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parmenides   


poems, say The All is one, and of this you adduce excellent proofs;

and he on the other hand says There is no many; and on behalf of

this he offers overwhelming evidence. You affirm unity, he denies

plurality. And so you deceive the world into believing that you are

saying different things when really you are saying much the same. This

is a strain of art beyond the reach of most of us.

Yes, Socrates, said Zeno. But although you are as keen as a

Spartan hound in pursuing the track, you do not fully apprehend the

true motive of the composition, which is not really such an artificial

work as you imagine; for what you speak of was an accident; there

was no pretence of a great purpose; nor any serious intention of

deceiving the world. The truth is, that these writings of mine were

meant to protect the arguments of Parmenides against those who make

fun of him and seek to show the many ridiculous and contradictory

results which they suppose to follow from the affirmation of the

one. My answer is addressed to the partisans of the many, whose attack

I return with interest by retorting upon them that their hypothesis of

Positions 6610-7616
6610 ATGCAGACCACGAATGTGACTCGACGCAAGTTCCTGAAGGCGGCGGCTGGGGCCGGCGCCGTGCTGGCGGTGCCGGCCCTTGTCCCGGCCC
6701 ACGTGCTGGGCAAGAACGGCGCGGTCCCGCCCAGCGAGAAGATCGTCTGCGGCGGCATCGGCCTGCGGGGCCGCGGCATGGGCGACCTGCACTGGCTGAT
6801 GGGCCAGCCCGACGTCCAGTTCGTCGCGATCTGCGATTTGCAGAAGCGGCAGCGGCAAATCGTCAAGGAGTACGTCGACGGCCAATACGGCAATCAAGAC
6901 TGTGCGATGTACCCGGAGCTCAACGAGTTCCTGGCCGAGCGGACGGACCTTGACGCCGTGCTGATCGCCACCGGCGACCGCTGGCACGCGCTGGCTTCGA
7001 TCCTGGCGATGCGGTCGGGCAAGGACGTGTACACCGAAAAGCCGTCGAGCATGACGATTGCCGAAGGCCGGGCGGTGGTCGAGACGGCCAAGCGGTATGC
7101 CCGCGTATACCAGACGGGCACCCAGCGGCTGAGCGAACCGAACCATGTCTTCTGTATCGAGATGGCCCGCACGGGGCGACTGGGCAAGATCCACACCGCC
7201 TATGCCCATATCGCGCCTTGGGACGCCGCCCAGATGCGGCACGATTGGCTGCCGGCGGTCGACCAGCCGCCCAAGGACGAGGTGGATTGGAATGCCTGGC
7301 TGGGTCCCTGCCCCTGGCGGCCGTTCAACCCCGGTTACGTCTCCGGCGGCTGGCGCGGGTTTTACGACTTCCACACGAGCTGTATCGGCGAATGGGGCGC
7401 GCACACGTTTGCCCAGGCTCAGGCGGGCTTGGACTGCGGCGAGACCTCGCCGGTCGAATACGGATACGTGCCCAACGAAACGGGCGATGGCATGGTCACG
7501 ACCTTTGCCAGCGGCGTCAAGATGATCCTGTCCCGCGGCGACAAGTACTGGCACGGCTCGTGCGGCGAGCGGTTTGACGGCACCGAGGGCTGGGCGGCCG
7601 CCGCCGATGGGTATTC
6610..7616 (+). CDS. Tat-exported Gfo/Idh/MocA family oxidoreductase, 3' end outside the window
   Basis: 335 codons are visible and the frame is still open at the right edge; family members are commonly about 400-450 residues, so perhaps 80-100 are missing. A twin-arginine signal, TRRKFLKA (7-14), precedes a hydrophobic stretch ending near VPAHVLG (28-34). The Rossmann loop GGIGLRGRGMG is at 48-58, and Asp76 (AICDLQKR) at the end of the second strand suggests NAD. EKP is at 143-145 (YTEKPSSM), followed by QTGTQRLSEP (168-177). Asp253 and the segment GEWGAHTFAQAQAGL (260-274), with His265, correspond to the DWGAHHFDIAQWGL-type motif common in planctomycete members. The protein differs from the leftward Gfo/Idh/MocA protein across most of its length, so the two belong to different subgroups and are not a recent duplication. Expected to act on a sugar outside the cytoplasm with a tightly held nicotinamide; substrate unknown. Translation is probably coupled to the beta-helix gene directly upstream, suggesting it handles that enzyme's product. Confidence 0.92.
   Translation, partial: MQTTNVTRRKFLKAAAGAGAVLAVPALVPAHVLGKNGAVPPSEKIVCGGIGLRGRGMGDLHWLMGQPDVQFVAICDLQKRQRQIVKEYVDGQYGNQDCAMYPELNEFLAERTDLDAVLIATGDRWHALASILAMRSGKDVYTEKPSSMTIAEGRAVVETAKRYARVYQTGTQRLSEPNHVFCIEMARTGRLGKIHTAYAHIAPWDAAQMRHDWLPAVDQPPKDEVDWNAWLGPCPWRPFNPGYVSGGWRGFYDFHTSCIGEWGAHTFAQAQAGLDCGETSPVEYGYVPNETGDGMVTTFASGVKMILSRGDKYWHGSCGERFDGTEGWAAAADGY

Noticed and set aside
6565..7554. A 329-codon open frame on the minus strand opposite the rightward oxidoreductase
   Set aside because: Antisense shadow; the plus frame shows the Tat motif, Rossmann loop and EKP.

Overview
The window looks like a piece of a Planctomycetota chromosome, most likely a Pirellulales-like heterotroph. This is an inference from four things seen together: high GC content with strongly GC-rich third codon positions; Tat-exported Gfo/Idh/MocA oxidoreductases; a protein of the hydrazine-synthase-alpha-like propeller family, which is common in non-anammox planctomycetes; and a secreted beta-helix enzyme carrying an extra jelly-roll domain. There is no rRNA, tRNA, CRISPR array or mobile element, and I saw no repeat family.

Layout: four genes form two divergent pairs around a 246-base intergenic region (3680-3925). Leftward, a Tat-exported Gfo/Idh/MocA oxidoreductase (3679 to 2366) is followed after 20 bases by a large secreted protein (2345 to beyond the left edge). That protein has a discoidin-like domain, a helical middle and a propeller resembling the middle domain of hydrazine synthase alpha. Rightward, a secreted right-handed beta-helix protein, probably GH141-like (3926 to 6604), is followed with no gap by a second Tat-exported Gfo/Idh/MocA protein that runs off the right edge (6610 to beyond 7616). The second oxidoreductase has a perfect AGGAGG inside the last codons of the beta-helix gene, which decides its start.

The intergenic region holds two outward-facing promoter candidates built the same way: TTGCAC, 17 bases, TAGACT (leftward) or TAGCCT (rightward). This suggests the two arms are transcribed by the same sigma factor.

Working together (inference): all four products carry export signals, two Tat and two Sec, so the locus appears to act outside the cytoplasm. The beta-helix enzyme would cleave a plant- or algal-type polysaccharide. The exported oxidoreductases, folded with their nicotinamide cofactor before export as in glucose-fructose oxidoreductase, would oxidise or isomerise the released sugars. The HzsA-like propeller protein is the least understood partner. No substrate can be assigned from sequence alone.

the being of many, if carried out, appears to be still more ridiculous

than the hypothesis of the being of one. Zeal for my master led me

to write the book in the days of my youth, but some one stole the

copy; and therefore I had no choice whether it should be published

or not; the motive, however, of writing, was not the ambition of an

elder man, but the pugnacity of a young one. This you do not seem to

see, Socrates; though in other respects, as I was saying, your

notion is a very just one.

I understand, said Socrates, and quite accept your account. But tell

me, Zeno, do you not further think that there is an idea of likeness

in itself, and another idea of unlikeness, which is the opposite of

likeness, and that in these two, you and I and all other things to

which we apply the term many, participate-things which participate

in likeness become in that degree and manner like; and so far as

they participate in unlikeness become in that degree unlike, or both

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